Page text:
You covered Ricki Lake's controversial documentary about homebirths which instigated a growing battle between the American College of Obstetricians and Gynecologists (ACOG), the American Medical Association (AMA), midwives, and patients ["Ricki Lake Fires Back in Debate on Home Birth," "On Women," usnews.com].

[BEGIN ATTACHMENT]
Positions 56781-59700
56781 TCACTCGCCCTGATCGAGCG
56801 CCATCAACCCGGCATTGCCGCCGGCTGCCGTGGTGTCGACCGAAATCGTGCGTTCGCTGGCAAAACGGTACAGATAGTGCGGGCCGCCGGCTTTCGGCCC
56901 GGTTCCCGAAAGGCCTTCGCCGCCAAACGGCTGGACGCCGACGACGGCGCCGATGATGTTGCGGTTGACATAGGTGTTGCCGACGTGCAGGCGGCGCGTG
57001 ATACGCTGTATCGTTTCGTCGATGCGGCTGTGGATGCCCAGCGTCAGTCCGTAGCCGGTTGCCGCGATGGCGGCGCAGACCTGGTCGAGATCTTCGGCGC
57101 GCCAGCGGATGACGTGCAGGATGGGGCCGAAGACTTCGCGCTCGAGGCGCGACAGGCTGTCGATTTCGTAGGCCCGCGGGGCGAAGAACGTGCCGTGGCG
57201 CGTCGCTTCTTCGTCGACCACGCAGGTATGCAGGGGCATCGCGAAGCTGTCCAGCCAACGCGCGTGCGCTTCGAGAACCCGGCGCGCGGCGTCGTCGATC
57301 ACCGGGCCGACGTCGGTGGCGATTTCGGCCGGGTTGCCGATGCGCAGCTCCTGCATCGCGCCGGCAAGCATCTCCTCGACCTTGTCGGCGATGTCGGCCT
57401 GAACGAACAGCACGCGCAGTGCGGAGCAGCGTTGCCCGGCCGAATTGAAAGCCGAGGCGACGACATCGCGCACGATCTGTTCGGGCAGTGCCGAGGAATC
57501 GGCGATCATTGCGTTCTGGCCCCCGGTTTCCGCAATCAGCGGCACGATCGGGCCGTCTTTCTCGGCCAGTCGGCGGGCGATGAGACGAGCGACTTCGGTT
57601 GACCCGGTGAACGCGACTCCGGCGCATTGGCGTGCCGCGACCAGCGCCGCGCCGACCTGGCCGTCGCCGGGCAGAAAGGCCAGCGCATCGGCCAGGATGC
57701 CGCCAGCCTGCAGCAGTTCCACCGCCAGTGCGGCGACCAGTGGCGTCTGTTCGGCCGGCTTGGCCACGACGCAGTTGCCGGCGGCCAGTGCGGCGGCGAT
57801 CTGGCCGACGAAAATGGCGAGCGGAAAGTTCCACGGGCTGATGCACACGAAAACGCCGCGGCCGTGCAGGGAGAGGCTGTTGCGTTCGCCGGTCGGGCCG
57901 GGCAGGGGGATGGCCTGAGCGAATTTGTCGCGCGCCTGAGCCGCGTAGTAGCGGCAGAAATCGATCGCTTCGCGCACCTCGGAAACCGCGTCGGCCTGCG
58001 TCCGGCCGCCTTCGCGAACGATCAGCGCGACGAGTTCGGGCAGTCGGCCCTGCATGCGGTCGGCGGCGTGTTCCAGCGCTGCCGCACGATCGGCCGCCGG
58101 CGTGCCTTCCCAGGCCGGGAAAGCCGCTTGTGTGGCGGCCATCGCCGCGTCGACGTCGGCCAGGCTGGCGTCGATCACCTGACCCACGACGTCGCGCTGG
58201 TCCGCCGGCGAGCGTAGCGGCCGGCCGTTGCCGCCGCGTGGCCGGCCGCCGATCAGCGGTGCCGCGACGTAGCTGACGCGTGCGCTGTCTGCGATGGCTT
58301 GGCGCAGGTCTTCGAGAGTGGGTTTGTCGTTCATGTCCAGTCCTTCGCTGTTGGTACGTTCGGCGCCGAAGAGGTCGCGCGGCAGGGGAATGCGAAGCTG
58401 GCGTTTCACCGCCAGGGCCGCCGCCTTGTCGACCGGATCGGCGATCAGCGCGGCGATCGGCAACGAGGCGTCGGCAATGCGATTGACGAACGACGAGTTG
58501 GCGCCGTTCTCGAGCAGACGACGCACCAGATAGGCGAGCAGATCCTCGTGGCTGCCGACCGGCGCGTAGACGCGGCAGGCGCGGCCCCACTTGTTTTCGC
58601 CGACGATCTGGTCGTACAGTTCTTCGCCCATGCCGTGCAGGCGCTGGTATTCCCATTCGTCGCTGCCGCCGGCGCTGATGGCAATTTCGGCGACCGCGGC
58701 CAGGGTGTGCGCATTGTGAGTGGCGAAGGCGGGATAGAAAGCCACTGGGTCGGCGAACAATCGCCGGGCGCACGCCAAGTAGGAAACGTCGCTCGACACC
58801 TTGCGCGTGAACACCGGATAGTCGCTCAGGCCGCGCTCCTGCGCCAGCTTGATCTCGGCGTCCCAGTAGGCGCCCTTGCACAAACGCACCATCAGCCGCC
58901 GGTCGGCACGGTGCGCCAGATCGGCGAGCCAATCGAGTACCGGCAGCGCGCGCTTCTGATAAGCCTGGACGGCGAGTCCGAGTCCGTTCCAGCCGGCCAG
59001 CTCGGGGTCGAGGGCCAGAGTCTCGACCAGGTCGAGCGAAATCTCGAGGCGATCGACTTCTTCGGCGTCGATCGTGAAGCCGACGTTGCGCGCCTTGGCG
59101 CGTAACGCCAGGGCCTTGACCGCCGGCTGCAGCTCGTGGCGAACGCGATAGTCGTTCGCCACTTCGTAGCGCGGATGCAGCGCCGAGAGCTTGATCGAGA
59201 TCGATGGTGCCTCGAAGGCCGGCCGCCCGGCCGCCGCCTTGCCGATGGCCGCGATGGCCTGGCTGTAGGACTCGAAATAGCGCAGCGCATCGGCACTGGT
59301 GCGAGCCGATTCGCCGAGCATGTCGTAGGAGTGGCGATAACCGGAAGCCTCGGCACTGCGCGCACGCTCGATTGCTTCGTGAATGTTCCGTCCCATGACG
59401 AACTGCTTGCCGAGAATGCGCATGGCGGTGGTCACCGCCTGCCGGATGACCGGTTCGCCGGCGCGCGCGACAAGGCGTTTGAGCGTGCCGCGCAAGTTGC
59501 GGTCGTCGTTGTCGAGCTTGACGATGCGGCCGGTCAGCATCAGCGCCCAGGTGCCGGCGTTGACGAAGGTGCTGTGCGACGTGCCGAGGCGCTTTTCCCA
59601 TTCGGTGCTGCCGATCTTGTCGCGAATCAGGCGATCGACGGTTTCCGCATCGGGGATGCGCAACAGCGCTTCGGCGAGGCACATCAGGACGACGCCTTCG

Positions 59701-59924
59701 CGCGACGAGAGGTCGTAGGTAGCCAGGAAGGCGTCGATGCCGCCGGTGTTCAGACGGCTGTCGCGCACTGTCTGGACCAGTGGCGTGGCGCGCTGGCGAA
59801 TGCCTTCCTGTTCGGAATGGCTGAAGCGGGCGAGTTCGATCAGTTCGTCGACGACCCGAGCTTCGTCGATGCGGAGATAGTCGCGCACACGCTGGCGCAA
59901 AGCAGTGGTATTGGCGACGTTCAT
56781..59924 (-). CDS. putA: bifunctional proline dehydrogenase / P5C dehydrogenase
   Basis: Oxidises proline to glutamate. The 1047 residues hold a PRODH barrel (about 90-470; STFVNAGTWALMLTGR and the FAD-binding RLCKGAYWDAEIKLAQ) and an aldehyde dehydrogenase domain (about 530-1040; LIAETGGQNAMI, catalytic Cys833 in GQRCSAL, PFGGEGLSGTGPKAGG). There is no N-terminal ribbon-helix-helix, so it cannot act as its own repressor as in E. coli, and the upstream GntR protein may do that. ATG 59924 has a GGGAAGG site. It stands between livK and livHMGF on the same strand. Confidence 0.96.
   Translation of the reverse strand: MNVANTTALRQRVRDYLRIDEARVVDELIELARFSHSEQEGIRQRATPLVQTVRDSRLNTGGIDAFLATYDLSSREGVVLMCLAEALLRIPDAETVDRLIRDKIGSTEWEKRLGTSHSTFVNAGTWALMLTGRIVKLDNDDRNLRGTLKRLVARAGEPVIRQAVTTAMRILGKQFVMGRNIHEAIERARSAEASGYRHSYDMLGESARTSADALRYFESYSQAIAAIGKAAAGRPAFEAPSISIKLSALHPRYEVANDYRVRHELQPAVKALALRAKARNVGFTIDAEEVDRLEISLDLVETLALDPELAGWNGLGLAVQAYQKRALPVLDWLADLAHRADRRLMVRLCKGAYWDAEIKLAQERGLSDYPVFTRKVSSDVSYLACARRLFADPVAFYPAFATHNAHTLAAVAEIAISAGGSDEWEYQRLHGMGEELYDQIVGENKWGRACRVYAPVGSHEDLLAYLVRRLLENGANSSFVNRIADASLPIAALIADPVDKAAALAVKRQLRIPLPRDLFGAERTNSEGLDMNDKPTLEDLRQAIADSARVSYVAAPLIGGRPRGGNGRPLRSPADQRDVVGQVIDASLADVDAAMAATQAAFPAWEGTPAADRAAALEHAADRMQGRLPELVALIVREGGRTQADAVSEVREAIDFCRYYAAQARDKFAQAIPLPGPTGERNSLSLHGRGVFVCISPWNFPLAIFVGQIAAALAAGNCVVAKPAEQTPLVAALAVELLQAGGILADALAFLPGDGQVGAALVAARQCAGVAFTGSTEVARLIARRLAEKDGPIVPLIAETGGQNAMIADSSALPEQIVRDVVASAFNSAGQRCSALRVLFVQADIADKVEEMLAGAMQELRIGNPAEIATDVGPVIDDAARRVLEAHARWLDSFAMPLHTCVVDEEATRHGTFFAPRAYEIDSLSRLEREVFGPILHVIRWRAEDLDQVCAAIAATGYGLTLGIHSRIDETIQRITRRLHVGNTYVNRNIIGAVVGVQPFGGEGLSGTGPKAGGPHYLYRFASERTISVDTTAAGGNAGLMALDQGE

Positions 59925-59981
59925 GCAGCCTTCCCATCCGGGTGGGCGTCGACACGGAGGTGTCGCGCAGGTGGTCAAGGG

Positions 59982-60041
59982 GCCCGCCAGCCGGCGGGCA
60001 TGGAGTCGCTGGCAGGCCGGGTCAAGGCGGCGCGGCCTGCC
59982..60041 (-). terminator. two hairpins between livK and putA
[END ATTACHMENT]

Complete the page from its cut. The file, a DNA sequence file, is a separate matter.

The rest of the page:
The conflict is about the perceived safety of home births and the use of Certified Professional Midwives (CPM) or "lay" midwives. Last month, the AMA issued a resolution asking for legislation against home births and against "lay" midwives. DONA International, the oldest and largest association of doulas in the world, represents the thousands of women who cherish their ability to choose where they give birth and with whom. We also question the evidence supporting the ACOG and the AMA's statements that "the safest setting for labor, delivery and the immediate post-partum period is in the hospital." The largest, most respected study of home births found that among 5,000 low-risk pregnancies, babies were delivered just as safely at home with a CPM as in a hospital. Because most doulas work with midwives and physicians in a hospital setting, DONA International has no financial interest in the outcome of such legislation called for by the AMA. Our interest is in the scientific evidence and in maintaining the conviction that pregnant women, just as all other patients, are intelligent enough to give informed consent.